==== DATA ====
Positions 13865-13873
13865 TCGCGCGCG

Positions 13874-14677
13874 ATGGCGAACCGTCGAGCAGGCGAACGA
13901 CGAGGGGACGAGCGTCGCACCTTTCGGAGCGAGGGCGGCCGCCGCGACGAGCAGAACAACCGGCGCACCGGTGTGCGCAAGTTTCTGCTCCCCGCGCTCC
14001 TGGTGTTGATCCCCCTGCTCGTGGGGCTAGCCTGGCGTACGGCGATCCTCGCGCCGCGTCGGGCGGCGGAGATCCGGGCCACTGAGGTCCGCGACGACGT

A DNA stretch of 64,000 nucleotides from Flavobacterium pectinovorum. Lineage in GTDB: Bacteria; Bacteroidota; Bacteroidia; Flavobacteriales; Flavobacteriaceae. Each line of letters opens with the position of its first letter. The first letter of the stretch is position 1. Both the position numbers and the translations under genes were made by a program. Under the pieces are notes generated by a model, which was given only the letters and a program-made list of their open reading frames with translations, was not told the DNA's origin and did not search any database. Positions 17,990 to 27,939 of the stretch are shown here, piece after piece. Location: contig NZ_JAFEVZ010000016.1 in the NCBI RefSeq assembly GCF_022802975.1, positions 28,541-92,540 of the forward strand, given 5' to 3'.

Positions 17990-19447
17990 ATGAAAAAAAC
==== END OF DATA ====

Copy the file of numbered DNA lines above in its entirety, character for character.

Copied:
Positions 13865-13873
13865 TCGCGCGCG

Positions 13874-14677
13874 ATGGCGAACCGTCGAGCAGGCGAACGA
13901 CGAGGGGACGAGCGTCGCACCTTTCGGAGCGAGGGCGGCCGCCGCGACGAGCAGAACAACCGGCGCACCGGTGTGCGCAAGTTTCTGCTCCCCGCGCTCC
14001 TGGTGTTGATCCCCCTGCTCGTGGGGCTAGCCTGGCGTACGGCGATCCTCGCGCCGCGTCGGGCGGCGGAGATCCGGGCCACTGAGGTCCGCGACGACGT

A DNA stretch of 64,000 nucleotides from Flavobacterium pectinovorum. Lineage in GTDB: Bacteria; Bacteroidota; Bacteroidia; Flavobacteriales; Flavobacteriaceae. Each line of letters opens with the position of its first letter. The first letter of the stretch is position 1. Both the position numbers and the translations under genes were made by a program. Under the pieces are notes generated by a model, which was given only the letters and a program-made list of their open reading frames with translations, was not told the DNA's origin and did not search any database. Positions 17,990 to 27,939 of the stretch are shown here, piece after piece. Location: contig NZ_JAFEVZ010000016.1 in the NCBI RefSeq assembly GCF_022802975.1, positions 28,541-92,540 of the forward strand, given 5' to 3'.

Positions 17990-19447
17990 ATGAAAAAAAC